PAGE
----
Pandemic or endemic?: after the omicron explosion, Europe turns and begins to change the approach to the virus

LONDON.- Politicians and some public health experts from Britain, France, Spain and other countries from all over Europe they are promoting a new approach to the pandemic, a little out of audacity and a little out of resignation given the evidence that covid is already part of everyday life.

Governments want to take advantage of this moment of predominance of the omicron strain, which causes milder Covid symptoms, and also that in some countries the number of infections began to fall after several weeks of record growth. So They have already begun to change their pandemic containment policies to get out of the “emergency” mode.

In Spain, for example, Prime Minister Pedro Sánchez declared last week that citizens “will have to learn to live with the coronavirus, just as they live with other viruses,” and said that his country should align its approach to Covid with the way how it handles seasonal flu outbreaks. Olivier Véran, the French health minister, recently said that high levels of contagion and strong vaccination rates in France “perhaps” make this the last wave of the pandemic.

The change comes despite the World Health Organization (WHO) warning this week that the coronavirus should not be tackled like seasonal flu. and that it is too early to make a decision like that: there is still much we do not know about this disease, the WHO said. In addition, the rise in cases of the omicron variant is still hitting the continent, and much of the world’s population remains vulnerable to the disease due to low vaccination rates in many countries, which increases the chances that new variants will emerge. .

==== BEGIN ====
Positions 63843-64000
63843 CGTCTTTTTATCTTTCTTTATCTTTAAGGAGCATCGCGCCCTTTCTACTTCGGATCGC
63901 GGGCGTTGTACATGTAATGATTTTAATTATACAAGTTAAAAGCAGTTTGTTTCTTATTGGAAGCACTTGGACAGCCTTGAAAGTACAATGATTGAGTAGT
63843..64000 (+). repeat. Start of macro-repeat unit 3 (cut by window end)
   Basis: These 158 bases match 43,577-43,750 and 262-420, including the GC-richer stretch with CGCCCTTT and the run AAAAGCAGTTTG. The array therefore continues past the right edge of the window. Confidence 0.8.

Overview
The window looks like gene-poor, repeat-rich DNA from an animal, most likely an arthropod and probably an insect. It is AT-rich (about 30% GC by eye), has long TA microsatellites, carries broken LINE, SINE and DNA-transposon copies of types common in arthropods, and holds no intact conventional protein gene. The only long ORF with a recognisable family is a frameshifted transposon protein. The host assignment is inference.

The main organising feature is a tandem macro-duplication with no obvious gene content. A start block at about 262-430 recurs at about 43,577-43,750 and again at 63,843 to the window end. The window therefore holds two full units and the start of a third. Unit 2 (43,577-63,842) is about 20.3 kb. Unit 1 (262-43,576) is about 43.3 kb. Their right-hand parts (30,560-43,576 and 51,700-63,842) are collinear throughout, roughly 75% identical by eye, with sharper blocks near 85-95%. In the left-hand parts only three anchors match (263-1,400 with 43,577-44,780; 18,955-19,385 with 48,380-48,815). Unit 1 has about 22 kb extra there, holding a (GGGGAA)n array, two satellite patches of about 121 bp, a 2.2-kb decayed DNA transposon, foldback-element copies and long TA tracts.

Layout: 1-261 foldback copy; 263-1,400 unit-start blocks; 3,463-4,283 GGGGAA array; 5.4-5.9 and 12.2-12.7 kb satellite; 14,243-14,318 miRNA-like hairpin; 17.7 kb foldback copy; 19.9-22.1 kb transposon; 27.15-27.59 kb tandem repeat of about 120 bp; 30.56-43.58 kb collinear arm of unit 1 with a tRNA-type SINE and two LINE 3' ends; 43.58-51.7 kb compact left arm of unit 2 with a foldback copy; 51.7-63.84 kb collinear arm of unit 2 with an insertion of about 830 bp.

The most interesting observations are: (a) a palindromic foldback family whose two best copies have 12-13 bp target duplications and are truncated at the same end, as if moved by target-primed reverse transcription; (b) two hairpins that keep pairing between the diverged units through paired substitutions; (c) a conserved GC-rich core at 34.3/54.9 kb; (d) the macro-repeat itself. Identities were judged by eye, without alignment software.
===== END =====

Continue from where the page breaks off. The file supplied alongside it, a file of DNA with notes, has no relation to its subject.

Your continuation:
Still, proponents of the “learn to live with coronavirus” strategy point out that the latest surge in cases is very different from the first waves., among other things, because a large part of the population of Western Europe is vaccinated, and the hospitalization rate is much lower.

It is the vision that clearly marks the policies that the British government has adopted since the beginning of this year and that clearly departs from the “war footing” situation that the British health service preached just in December.

Those changes include shorter isolation periods and the removal of the pre-departure testing requirement for people traveling to England, because the omicron variant was already so prevalent that testing did little to contain its spread.

There are some concrete signs that Britain may be turning the corner on the pandemic. On Friday, 99,652 new cases were reported, a sharp drop compared to the 178,250 cases reported on the same day last week.

Peter English, a consultant for the control of infectious diseases, says that most health workers and scientists in Britain are no longer discussing restrictions, but rather common sense prevention measures. Now those experts are promoting the mandatory use of a mask in public places and new regulations for the ventilation standards of closed spaces.

12-30-2021 A person passes in front of some panels with the Covid security measures at Terminal 4 of the Adolfo Suárez-Madrid Barajas Airport, on December 30, 2021, in Madrid, (Spain). Just one day before New Year’s Eve, Spanish train, plane and road stations register an increase in their activity for all those who decide to travel on these dates. The Covid passport, the restrictions in some communities and the increase in infections due to the Omicron coronavirus variant have marked the Christmas period of 2021. In addition to these circumstances and restrictions, Health has extended health controls to passengers from countries with high risk by Covid-19. POLITICS Alejandro Martínez Vélez – Europa Press